Saturday, 18 March 2023

A Rose by any other name but Pink

Pope Paul VI
Figure 1. Pope Paul VI in 1978
wearing a rose chasuble 
made from dupion silk.
Image: L'Osservatore Romano
Twice a year, the Church breaks the tone of its penitential seasons by the use of rose-coloured vestments.  Rose-coloured vestments were never commonplace and they still are not.  Nevertheless, you will find various pronouncements these days (usually on websites) about what the real or authentic shade of rose is which is to be used for vestments.

Newsflash: there is no official shade of Rose designated by the Church, nor has there ever been.  One reason for this is rather simple: only in the nineteenth century did the process of dyeing fabric become sufficiently sophisticated to ensure that much the same shade of a colour emerged from one batch of fabric dyeing to another.

Many different colours have been deemed by the Church as acceptable as liturgical Rose.  Some of these are a salmon shade; some a silvery-pink, almost mushroom-colour; some close to what we would call Bishop's purple or fuchsia.

Another thing is certain: Bubblegum Pink is not Rose, nor has it been a traditional variation for use on these days. Whilst not intending to get into the argument as to whether the use of pink (be it vibrant or subdued) is a fitting colour for a man to wear, Bubblegum Pink certainly manifests a lamentable lack of liturgical good taste. And yet we find so many pink vestments for sale from ecclesiastical suppliers etc.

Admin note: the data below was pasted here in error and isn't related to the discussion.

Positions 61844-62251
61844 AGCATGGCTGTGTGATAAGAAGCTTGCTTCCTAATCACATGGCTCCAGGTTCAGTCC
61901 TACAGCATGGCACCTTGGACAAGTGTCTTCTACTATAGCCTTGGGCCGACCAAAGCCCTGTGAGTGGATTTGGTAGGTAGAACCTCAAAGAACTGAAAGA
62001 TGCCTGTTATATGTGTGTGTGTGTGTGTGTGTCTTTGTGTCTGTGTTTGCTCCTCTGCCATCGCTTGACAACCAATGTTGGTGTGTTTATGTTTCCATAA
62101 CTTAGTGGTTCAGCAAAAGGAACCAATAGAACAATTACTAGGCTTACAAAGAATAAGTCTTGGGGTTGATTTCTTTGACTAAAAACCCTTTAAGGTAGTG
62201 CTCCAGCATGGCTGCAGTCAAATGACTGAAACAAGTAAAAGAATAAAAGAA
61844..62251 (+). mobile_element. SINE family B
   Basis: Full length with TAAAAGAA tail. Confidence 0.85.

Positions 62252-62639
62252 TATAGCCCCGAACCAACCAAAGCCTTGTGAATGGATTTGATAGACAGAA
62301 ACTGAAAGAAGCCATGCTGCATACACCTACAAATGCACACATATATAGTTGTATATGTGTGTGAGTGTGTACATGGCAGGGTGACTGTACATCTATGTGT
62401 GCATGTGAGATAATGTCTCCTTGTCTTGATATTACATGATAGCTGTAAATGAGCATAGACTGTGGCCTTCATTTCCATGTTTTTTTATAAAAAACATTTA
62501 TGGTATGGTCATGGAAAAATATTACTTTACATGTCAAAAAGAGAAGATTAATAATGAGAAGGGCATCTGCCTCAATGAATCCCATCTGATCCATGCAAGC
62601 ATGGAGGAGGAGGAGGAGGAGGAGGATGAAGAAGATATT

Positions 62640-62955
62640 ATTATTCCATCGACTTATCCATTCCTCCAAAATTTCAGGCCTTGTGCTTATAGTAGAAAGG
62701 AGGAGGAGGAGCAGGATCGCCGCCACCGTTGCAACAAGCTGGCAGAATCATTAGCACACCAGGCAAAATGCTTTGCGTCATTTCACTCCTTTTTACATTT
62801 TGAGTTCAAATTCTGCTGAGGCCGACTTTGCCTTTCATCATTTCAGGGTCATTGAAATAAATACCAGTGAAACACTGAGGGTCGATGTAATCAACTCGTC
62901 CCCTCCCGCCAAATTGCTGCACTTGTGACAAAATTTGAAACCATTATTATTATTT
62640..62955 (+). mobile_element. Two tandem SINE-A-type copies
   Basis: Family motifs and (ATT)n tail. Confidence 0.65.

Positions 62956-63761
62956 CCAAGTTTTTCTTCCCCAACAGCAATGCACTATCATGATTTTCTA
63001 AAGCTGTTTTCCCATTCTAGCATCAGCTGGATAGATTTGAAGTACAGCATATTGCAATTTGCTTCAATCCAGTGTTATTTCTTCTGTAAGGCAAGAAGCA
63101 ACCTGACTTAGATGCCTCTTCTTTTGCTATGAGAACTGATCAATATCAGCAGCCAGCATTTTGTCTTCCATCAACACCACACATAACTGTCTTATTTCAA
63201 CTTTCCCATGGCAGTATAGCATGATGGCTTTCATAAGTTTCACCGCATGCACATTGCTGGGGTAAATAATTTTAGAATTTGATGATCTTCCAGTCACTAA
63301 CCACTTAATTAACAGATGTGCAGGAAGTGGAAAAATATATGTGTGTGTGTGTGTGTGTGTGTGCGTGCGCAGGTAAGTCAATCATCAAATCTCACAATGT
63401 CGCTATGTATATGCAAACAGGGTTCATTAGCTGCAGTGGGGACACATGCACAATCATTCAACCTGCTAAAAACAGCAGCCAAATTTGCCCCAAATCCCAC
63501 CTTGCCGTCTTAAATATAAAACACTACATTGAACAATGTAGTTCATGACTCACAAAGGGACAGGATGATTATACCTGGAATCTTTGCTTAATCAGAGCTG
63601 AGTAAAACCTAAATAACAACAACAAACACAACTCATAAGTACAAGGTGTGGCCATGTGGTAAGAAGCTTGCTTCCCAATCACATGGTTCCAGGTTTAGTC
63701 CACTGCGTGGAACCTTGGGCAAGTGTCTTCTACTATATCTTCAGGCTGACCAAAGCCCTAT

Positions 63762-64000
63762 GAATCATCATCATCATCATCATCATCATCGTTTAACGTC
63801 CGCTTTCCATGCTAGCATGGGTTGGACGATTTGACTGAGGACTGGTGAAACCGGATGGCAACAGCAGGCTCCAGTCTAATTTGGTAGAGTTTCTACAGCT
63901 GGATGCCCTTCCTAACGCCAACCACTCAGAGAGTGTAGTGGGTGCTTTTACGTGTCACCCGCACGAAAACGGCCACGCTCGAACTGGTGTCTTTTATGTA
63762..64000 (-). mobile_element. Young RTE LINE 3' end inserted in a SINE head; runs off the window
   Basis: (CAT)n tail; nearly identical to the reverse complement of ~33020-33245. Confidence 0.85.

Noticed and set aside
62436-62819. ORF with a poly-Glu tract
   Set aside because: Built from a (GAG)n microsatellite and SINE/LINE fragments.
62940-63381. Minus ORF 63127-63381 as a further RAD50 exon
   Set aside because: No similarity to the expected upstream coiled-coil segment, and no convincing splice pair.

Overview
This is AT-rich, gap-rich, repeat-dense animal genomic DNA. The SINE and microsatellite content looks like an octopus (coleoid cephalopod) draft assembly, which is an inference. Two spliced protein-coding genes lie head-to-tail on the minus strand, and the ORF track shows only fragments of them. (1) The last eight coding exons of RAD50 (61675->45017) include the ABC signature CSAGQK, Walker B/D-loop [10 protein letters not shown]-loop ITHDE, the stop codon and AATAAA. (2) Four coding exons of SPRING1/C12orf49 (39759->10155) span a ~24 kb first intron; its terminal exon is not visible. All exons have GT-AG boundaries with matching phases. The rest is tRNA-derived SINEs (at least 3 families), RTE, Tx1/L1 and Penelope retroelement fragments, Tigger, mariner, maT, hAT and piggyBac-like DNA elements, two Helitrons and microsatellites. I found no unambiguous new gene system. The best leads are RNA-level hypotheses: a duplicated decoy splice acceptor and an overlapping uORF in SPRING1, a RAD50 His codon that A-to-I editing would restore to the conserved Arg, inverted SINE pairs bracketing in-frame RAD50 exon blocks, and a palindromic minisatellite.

Rose vestments
Figure 2. Pope Paul VI greeting a priest
after Mass in Saint Peter's on Laetare Sunday 1978.
Both are wearing rose 
chasubles made from dupion silk.
Image: L'Osservatore Romano
At an old post on the Blog, The New Liturgical Movement, we find a number of interesting vestments in that shade of Rose commonly found in Italy in centuries past: a salmon colour.  Go there and take a look.  But don't be mistaken about that particular shade of Rose being universal: it was used in Italy, but probably not much elsewhere.

Adjacent are two pictures of another shade of Rose.  These are sets of vestments worn by Pope S. Paul VI on Laetare Sunday, 1978. The vestments are made from dupion silk of a very subdued silvery-rose.  Ornamenting them is a column-orphrey almost fuchsia in colour.  Sadly, these vestments have not been seen in Papal Masses since :  lamentable sets of brighter pink vestments, of rather unimaginative fabric and design, have been used instead.

Below is an image of a set of Rose vestments made by the Saint Bede Studio of similar colour to the vestments of S. Paul VI.

The Saint Bede Studio